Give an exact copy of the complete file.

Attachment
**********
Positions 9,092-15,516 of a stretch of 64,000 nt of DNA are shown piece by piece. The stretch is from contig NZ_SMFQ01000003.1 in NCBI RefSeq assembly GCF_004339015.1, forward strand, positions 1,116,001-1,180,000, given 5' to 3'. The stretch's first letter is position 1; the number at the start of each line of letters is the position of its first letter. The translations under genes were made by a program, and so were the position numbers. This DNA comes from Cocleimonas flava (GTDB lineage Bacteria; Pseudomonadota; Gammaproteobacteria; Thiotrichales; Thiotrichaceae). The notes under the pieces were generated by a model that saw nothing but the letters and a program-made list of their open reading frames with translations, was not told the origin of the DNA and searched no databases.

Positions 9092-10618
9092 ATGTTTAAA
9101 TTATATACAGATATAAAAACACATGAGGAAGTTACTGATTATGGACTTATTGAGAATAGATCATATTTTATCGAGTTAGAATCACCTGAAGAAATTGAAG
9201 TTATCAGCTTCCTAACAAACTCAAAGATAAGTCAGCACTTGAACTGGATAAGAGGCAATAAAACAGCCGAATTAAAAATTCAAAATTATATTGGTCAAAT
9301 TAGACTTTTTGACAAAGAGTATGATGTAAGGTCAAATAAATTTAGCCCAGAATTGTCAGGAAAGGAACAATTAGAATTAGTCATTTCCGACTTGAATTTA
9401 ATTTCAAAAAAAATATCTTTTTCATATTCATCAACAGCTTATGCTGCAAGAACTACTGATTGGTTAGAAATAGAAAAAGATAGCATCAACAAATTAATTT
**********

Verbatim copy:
Positions 9,092-15,516 of a stretch of 64,000 nt of DNA are shown piece by piece. The stretch is from contig NZ_SMFQ01000003.1 in NCBI RefSeq assembly GCF_004339015.1, forward strand, positions 1,116,001-1,180,000, given 5' to 3'. The stretch's first letter is position 1; the number at the start of each line of letters is the position of its first letter. The translations under genes were made by a program, and so were the position numbers. This DNA comes from Cocleimonas flava (GTDB lineage Bacteria; Pseudomonadota; Gammaproteobacteria; Thiotrichales; Thiotrichaceae). The notes under the pieces were generated by a model that saw nothing but the letters and a program-made list of their open reading frames with translations, was not told the origin of the DNA and searched no databases.

Positions 9092-10618
9092 ATGTTTAAA
9101 TTATATACAGATATAAAAACACATGAGGAAGTTACTGATTATGGACTTATTGAGAATAGATCATATTTTATCGAGTTAGAATCACCTGAAGAAATTGAAG
9201 TTATCAGCTTCCTAACAAACTCAAAGATAAGTCAGCACTTGAACTGGATAAGAGGCAATAAAACAGCCGAATTAAAAATTCAAAATTATATTGGTCAAAT
9301 TAGACTTTTTGACAAAGAGTATGATGTAAGGTCAAATAAATTTAGCCCAGAATTGTCAGGAAAGGAACAATTAGAATTAGTCATTTCCGACTTGAATTTA
9401 ATTTCAAAAAAAATATCTTTTTCATATTCATCAACAGCTTATGCTGCAAGAACTACTGATTGGTTAGAAATAGAAAAAGATAGCATCAACAAATTAATTT